Family: Morningglory Family (Convolvulaceae)
Origin and Distribution: Hedge bindweed is a native of eastern North America. Currently, its range extends throughout the U.S. and includes Europe and Asia. Hedge bindweed is a common weed all over Ohio. It is found in a variety of habitats including stream banks, riverbanks, swamps, marshes, ditches, gardens, fields, thickets, fencerows, and roadsides. The plant flourishes in most any soil type but prefers rich, moist lowland areas in full sun.
Plant Description: Hedge bindweed is a twining perennial vine. Characteristics distinguishing it from other vines include arrowhead-shaped leaves that have pointed tips, pinkish petals fused into funnel-shaped flowers, the presence of large bracts enclosing the base of each flower, and creeping perennial roots. The plant reproduces by seeds and creeping roots.
- Root system - Roots of hedge bindweed tend to be shallow but 10 feet or more in length.
- Seedlings & Shoots - Young plants have dull red stems, thin leaves, a strong smell, and an unpleasant taste. The slender leaf stalks (petioles) have a deep groove on the upper side. Initially, leaves are smooth edged while later-emerging leaves are wavy-edged.
- Stems - Stems are viney, twining, hairless, 3 to 10 feet in length, and either trailing along the ground or climbing over objects.
- Leaves - Leaves are alternate (1 leaf per node), 2 to 5 inches long, triangular-shaped, and have short hairs on the upper and lower surfaces. At the base of each leaf are 2 lobes, one on either side of the petiole, that are squared. The outline of a typical leaf narrows gradually upward such that its sides are nearly parallel. Leaf tips are pointed. Leaves attach to stems by way of long petioles.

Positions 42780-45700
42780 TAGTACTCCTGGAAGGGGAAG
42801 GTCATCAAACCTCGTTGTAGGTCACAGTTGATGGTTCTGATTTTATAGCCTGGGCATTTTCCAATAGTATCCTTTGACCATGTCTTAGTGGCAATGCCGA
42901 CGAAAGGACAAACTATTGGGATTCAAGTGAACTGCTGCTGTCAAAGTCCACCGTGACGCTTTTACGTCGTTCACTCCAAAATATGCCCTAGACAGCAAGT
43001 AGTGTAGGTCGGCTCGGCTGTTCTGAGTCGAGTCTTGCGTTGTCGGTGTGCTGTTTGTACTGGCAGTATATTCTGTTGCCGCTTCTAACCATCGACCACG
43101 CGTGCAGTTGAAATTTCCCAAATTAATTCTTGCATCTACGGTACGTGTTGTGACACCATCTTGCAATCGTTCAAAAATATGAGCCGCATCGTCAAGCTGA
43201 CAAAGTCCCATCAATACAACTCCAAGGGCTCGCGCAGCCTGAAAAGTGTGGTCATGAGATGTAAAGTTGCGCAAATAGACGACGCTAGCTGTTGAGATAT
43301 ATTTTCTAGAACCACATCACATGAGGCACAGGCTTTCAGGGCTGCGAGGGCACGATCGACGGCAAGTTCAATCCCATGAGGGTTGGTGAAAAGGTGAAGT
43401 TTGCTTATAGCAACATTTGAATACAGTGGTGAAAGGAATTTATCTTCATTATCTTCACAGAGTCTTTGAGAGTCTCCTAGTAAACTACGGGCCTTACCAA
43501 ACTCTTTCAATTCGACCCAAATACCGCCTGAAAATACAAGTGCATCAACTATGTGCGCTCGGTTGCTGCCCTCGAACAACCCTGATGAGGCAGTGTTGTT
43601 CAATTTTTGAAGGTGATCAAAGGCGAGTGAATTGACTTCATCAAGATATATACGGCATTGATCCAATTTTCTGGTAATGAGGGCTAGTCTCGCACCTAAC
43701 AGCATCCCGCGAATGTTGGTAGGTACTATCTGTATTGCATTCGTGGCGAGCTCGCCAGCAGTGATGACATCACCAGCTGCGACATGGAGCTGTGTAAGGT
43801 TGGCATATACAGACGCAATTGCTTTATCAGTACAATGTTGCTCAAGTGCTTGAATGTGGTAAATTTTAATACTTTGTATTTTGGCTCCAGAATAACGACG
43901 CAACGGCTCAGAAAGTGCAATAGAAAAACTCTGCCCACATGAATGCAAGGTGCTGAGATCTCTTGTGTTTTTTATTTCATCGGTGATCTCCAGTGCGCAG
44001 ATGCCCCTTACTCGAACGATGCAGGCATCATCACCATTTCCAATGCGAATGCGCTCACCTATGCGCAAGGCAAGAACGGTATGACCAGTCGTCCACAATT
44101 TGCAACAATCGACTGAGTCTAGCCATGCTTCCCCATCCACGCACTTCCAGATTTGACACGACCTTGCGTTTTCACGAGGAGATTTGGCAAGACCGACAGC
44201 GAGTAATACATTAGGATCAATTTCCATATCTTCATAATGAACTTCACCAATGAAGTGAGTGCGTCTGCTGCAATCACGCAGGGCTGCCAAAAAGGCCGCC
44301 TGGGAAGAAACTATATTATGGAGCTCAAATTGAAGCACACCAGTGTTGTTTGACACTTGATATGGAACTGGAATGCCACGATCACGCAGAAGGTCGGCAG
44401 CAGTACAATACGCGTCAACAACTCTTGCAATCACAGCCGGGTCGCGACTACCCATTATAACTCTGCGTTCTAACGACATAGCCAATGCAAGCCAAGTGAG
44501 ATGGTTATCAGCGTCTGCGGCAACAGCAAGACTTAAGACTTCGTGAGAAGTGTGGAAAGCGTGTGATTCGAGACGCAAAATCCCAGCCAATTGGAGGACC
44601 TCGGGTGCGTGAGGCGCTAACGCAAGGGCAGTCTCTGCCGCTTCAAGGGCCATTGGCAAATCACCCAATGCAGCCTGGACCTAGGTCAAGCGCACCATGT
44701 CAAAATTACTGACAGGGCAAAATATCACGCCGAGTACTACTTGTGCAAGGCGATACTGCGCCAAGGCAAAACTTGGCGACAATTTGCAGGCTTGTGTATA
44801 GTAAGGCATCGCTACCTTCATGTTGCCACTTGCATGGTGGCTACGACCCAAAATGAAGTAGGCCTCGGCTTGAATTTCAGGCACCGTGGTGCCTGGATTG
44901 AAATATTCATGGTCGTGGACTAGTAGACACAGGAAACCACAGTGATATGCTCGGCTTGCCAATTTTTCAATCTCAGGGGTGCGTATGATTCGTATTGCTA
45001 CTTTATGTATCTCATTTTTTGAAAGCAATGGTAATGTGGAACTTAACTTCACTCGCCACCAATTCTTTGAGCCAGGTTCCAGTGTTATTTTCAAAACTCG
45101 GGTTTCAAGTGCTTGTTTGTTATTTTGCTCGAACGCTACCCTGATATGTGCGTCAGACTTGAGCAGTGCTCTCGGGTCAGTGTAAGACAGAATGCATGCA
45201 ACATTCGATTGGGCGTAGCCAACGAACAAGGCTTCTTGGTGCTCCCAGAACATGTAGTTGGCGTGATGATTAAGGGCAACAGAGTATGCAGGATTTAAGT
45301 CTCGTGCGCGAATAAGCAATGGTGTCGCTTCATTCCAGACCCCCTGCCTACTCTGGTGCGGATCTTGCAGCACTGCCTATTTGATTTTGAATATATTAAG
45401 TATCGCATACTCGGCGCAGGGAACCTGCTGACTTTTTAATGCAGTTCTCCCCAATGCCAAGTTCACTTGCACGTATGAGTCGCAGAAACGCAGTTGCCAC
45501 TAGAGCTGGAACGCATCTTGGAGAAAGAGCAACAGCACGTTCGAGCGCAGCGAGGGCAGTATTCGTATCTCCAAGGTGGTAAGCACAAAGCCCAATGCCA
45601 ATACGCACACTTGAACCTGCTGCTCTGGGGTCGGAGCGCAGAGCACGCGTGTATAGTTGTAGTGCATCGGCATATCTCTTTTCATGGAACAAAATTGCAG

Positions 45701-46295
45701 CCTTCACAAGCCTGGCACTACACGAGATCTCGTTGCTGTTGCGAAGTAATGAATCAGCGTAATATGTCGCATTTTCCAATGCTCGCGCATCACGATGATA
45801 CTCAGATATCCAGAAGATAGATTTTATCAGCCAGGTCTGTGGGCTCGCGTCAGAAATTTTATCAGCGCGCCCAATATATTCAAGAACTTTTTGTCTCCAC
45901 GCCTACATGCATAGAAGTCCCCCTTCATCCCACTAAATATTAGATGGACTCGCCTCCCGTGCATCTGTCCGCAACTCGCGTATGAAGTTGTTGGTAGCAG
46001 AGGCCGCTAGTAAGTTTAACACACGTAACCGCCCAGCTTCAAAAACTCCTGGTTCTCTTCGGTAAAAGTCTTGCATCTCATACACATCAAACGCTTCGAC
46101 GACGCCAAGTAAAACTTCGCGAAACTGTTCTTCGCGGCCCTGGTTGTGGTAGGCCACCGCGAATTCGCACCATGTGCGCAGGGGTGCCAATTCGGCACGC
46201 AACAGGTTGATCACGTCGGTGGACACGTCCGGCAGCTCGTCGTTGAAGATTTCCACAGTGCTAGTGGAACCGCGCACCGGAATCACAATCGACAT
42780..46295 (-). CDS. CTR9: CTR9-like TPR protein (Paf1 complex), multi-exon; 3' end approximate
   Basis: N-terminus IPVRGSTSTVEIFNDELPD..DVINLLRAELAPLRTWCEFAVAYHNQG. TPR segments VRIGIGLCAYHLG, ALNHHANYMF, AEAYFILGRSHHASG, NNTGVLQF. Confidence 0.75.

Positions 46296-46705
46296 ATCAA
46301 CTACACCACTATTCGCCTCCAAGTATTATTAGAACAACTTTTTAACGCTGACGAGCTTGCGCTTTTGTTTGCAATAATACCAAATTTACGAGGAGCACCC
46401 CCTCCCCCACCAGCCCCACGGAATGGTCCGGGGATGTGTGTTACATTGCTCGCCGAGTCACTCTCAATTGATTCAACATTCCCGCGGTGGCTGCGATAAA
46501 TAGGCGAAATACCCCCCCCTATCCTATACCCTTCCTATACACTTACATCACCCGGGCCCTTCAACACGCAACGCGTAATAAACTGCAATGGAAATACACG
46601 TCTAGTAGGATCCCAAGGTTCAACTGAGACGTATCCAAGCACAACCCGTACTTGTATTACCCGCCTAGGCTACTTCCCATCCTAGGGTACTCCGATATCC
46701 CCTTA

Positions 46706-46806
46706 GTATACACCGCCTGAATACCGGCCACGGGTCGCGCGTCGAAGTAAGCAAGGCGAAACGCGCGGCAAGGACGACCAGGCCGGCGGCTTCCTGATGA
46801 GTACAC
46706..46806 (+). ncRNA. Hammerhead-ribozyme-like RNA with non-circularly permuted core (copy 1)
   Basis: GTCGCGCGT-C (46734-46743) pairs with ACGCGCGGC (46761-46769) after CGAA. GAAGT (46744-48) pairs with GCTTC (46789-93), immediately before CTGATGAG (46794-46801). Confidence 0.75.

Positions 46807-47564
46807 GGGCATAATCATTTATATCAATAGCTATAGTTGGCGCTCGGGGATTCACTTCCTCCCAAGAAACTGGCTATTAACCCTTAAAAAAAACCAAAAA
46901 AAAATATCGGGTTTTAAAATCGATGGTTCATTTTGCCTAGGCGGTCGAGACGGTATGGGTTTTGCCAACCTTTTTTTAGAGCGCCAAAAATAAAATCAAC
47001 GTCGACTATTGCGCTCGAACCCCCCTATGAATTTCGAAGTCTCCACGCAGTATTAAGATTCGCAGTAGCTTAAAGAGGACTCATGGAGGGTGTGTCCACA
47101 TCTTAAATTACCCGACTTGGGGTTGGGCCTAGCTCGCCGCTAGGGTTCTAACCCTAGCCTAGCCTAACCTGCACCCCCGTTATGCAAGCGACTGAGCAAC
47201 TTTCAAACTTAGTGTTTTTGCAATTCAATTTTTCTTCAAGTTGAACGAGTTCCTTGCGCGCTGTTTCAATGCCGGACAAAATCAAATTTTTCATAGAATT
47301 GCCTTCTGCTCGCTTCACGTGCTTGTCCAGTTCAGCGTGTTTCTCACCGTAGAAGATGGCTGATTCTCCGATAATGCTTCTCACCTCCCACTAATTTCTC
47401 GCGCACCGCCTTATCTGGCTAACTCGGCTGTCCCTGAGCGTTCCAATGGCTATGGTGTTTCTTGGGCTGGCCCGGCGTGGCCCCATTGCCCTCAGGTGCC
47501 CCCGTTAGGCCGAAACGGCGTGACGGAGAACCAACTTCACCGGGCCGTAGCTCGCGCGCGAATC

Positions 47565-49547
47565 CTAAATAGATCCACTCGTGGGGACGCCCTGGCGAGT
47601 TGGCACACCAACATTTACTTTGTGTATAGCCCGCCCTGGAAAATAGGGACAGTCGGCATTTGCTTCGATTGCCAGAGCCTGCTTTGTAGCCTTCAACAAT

- Flowers - Flowers of hedge bindweed are funnel-shaped, white to pinkish, and more than 1 inch across. Flowers arise singly at the end of long stalks arising from the stem at the leaf axils. Attached to the stalk and enclosing the base of each flower are 2, large, leaf-like bracts.
- Fruits & Seeds - Fruits are egg-shaped capsules containing 2 to 4 seeds. The blackish-brown seeds are 3-angled with 1 rounded side and 2 flat sides. Their shape is similar to that of a quartered orange.
Similar Species: Other weedy vines such as field bindweed (Convovulus arvensis), honeyvine milkweed (Ampelamus albidus), and wild buckwheat (Polygonum convolvulus) can be distinguished from hedge bindweed by the appearance of their leaves and flowers. Field bindweed leaves are smaller and they have more pointed lobes and rounded tips than hedge bindweed leaves. Field bindweed flowers are smaller than those of hedge bindweed and, instead of large bracts enclosing the base of each flower, there are 2 small bracts located about an inch below the flower. Honeyvine milkweed leaves are opposite (2 leaves per node) and heart-shaped while hedge bindweed leaves are alternate (1 leaf per node) and arrowhead-shaped. Hedge bindweed flowers are funnel shaped, pinkish, and much larger than those of either honeyvine milkweed, which are vase-shaped and clustered, or wild buckwheat, which are greenish and inconspicuous. In addition, wild buckwheat is an annual lacking perennial creeping roots. Flowers of annual and perennial morningglories (Ipomoea spp.), including bigroot morningglory (Ipomoea pandurata), are shaped similarly to those of field bindweed but their leaves are heart-shaped rather than arrowhead-shaped.
Biology: Flowers bloom from May through September. Hedge bindweed roots are shallow and tend to be less tolerant of drought than more deeply rooted relatives such as field bindweed. The most effective control measure is weeding by hand.
Toxicity: Seeds of many morningglorys have been reported to be dangerous when consumed in large quantities. Roots may be slightly poisonous to swine, although they frequently eat the weed and are usually not affected.
Facts and Folklore:
- 'Sepium' is Latin meaning 'of hedges or fences' suggesting that this species was typically found around the edges of fields.
- Stems twist in a counter-clockwise direction. It has been suggested that unwinding the main stem and rewinding it in the opposite direction will kill the plant.